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'You Are Here': Visual Autobiographies, Cultural-Spatial Positioning, and Resources for Urban Living
By: Corinne Squire, Cigdem Esin, Chila Burman, Volume 18 (3)
Abstract: This paper reports on a study of visual autobiographies produced in art workshops conducted in a variety of social contexts in East London with 19 research participants 11 women and girls, 8 men and boys- ranging from 10 to the 50s. From narrative analysis of the images, associated interviews, and field notes on the production and exhibition of the images, the paper argues that the study of cultural activity can allow us to identify cultural-spatial positionings related to, but also distinct from, socio-spatial positionings. Those cultural-spatial positionings indicate and in some cases produce cultural and symbolic resources that might not be discernable from other non-visual research data, that may differ importantly from participants’ socioeconomic resources, and that could usefully receive more attention. The study also suggests that transnationalism is strongly tied to people’s narratives of their cultural lives within global cities, is critically articulated, and can be under-recognised when it is rooted in family.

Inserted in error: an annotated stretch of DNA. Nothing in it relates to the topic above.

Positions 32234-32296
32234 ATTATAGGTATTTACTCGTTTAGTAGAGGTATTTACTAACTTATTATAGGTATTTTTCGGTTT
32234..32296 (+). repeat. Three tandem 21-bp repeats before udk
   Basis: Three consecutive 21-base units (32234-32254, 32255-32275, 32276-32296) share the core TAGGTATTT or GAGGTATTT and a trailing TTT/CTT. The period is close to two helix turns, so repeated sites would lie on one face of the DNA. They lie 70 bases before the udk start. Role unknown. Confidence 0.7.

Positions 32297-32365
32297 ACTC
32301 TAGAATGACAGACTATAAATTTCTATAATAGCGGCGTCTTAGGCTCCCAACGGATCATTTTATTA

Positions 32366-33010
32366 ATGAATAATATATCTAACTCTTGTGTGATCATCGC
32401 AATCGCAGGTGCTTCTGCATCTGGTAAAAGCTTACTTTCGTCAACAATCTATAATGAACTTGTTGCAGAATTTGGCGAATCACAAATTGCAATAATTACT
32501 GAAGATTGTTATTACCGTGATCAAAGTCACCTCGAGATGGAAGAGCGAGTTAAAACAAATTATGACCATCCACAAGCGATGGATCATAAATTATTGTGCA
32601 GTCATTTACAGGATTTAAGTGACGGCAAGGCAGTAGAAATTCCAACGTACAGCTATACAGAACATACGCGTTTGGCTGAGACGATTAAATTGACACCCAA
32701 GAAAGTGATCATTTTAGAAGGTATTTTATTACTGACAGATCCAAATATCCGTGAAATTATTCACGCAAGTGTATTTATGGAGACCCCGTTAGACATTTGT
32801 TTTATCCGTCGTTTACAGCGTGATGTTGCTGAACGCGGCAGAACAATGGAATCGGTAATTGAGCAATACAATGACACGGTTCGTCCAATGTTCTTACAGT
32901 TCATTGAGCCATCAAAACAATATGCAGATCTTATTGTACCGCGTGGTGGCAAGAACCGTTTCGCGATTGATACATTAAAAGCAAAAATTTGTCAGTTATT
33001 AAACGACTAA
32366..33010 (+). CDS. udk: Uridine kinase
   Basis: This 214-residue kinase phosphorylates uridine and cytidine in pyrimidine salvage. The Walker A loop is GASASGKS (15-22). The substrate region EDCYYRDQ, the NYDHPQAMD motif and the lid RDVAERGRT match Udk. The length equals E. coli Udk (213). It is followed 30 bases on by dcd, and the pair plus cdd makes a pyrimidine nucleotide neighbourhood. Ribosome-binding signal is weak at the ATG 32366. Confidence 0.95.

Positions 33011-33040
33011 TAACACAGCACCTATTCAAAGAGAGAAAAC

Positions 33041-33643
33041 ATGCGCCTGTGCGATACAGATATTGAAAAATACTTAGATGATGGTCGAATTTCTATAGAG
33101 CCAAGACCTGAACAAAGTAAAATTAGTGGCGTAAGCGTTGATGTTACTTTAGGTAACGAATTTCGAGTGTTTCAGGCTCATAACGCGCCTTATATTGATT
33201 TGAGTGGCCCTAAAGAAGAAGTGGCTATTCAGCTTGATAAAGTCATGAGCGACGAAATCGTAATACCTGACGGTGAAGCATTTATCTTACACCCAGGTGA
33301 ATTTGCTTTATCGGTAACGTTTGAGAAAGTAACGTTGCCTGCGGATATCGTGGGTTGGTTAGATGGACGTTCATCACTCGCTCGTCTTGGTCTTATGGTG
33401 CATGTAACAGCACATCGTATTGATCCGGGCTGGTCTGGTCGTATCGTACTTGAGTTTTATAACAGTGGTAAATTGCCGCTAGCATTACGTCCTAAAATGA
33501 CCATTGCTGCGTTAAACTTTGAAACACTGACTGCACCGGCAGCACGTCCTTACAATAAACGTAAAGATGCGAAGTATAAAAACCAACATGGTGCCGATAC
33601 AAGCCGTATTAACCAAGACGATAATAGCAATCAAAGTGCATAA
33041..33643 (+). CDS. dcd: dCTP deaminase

Research on the 'Inside': The Challenges of Conducting Research with Young Offenders
By: Nalita James, Volume 18 (4)
Abstract: There is a limited literature examining the ethical dilemmas that arise when research is conducted in prison settings, and the extent to which it is possible to give voice to young offenders' experiences, thus placing them at the centre of the research process. By drawing on a qualitative research with young offenders, the paper will discuss how prison research can be truly ethically when it is conducted with participants who are far from autonomous. This raises a number of challenges for researchers that this paper will consider. These include accessing young offenders' lives; ensuring the credibility of young offenders' voices; and leaving the prison setting. The paper highlights the ethical research strategies that researchers can adopt in conducting research with young offenders, and the importance of researchers adopting a reflexive approach to better understand the social context of young offenders' lives.